The Grand Tour review Clarkson and co leave the BBC in their dust
With their supercars, celebrity slayings and Eboladrome, Jeremy Clarkson, James May and Richard Hammond prove they can still make a spectacle and keep the petrolheads happy
Enough of the secrets and rumours, the crass PR stunts, the fracas/non-fracas with an employee at Stuttgart airport; its time for Messrs Clarkson, May and Hammond to show us what theyve been up to. Come on then, what you got?
A lot of money, thats abundantly clear from the opening sequence, shot in the California desert. But first weve got to get out of rainy old Blighty. So Jeremy is leaving a building, handing his pass in … got it, its supposed to be the BBC. (A lot of this first episode seems to be aimed at his former employee if not quite winding the window down and giving a raised middle finger, then at least pulling up at the lights and looking over smugly: ha, check out my big budget.) Now hes at the airport, checking in, no fracases this time, he manages to catch the flight to Los Angeles, where he picks up his rental car a muscly Mustang.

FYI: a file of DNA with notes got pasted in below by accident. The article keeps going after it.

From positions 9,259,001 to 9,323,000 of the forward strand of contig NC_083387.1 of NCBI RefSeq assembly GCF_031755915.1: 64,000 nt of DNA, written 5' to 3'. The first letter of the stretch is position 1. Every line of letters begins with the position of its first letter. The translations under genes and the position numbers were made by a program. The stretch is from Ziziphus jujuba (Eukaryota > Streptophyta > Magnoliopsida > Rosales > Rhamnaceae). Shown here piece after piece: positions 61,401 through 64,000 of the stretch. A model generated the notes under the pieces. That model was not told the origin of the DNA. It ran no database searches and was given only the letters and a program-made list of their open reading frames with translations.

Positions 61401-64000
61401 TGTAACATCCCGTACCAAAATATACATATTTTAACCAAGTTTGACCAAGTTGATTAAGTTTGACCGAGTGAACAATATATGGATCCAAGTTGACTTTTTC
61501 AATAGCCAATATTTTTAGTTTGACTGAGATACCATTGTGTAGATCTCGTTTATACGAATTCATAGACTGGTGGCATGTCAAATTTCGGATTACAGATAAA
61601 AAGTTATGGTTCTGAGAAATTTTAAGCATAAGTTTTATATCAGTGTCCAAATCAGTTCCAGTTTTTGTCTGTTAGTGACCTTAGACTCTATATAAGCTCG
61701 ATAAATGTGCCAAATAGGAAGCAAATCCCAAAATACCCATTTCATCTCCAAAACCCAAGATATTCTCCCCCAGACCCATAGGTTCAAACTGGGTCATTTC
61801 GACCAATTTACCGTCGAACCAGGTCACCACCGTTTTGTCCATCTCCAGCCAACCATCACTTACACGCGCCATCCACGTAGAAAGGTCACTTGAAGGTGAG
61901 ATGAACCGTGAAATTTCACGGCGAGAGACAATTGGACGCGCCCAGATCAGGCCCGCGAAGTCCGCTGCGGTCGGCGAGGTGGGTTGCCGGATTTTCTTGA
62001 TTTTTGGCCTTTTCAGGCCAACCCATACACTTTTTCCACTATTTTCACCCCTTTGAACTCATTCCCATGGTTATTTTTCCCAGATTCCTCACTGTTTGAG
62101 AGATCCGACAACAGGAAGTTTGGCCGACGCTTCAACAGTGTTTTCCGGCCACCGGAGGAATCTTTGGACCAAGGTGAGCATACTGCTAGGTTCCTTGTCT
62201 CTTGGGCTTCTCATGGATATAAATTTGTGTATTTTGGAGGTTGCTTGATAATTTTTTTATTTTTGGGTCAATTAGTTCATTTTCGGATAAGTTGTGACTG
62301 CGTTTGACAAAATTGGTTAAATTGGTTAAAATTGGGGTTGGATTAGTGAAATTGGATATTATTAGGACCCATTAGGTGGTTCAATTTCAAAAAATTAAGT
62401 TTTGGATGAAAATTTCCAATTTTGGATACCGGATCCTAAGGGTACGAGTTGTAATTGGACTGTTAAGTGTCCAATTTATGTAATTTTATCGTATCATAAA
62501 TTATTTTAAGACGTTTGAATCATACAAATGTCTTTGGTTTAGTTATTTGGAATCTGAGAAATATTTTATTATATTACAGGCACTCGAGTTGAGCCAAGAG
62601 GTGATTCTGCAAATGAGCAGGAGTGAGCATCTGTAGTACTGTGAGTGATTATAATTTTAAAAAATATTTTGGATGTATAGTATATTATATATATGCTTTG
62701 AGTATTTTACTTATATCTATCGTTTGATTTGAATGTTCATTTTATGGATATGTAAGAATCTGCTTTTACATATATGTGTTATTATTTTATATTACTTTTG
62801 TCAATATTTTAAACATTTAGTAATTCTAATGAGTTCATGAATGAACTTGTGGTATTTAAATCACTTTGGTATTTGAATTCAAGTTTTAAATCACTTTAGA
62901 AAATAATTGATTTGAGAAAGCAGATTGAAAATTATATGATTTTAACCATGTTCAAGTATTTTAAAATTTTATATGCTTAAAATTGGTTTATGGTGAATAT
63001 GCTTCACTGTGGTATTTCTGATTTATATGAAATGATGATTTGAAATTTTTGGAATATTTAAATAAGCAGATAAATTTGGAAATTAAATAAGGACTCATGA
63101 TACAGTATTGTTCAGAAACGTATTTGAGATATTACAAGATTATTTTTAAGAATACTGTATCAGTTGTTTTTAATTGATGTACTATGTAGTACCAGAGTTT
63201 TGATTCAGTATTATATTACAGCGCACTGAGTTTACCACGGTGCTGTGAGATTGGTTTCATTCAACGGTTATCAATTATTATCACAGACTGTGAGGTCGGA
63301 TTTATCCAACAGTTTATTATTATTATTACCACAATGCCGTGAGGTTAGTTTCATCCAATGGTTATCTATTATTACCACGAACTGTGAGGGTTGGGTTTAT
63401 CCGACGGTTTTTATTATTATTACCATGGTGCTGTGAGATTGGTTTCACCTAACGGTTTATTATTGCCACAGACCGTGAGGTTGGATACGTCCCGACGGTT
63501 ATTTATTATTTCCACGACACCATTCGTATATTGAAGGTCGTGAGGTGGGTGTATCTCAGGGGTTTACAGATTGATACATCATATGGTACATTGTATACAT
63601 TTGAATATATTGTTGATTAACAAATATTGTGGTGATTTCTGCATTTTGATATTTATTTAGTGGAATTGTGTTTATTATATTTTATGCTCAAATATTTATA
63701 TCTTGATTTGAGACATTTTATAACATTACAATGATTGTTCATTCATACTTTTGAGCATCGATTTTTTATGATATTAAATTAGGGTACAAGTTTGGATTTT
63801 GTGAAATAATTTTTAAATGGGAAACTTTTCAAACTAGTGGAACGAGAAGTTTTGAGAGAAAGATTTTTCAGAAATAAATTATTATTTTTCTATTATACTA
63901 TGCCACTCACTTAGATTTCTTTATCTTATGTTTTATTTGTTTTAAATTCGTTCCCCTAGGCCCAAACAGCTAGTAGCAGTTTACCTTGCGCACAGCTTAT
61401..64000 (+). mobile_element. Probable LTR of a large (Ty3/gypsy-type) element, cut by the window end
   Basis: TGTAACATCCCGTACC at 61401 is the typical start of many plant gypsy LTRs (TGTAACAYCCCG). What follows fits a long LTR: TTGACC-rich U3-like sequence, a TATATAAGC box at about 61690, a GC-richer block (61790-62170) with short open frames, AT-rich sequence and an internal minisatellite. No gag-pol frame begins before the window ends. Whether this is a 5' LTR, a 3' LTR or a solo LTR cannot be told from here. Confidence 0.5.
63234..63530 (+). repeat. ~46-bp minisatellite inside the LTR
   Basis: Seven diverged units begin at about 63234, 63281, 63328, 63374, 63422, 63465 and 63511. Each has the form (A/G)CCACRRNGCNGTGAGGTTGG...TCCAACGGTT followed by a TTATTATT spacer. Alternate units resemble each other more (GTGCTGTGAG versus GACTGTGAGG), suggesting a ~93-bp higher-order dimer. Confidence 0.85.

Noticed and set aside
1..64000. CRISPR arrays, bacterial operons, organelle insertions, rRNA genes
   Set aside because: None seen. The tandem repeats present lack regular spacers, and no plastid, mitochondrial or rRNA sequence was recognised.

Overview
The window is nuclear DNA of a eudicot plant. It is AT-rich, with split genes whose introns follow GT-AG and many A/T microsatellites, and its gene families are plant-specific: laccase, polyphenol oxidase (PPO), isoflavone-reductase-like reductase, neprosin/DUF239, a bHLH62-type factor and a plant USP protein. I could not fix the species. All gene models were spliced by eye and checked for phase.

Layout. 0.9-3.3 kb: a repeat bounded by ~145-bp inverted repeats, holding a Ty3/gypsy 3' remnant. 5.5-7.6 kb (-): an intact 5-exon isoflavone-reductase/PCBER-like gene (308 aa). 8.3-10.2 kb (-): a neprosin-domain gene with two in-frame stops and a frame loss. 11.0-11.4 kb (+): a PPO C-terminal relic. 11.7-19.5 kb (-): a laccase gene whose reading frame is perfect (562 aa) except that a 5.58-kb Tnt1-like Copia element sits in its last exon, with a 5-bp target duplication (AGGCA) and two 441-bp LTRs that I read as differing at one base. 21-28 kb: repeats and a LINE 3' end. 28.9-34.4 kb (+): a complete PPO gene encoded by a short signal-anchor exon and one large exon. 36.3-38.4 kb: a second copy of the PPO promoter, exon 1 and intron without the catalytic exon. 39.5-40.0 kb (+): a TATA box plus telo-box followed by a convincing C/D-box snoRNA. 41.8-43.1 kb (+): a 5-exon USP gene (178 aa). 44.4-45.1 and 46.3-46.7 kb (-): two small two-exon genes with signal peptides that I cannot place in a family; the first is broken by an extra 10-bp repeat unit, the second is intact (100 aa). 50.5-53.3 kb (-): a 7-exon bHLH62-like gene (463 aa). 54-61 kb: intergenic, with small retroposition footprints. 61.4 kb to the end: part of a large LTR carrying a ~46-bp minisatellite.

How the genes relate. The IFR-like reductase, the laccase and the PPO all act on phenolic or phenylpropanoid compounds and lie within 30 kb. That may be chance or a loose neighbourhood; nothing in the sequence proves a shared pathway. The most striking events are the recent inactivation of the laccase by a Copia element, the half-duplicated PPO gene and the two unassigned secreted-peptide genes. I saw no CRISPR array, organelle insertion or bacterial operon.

On the open road, finally free, hes joined by the other two, James and Hammond (sorry but I dont do first names with him) in similar cars; red, white and blue. Crossing the desert, they hook up with a Mad Max convoy of cars and trucks and bikes, heading to a stage where the Hothouse Flowers are playing I Can See Clearly Now (Gone are the dark clouds that had me blind another dig there). Its like Burning Man; actually they call it Burning Van because there is one, plus a pirate ship, fire and a squadron of jets flying over. It is undeniably, gloriously cinematic, a brilliant beautiful spectacle.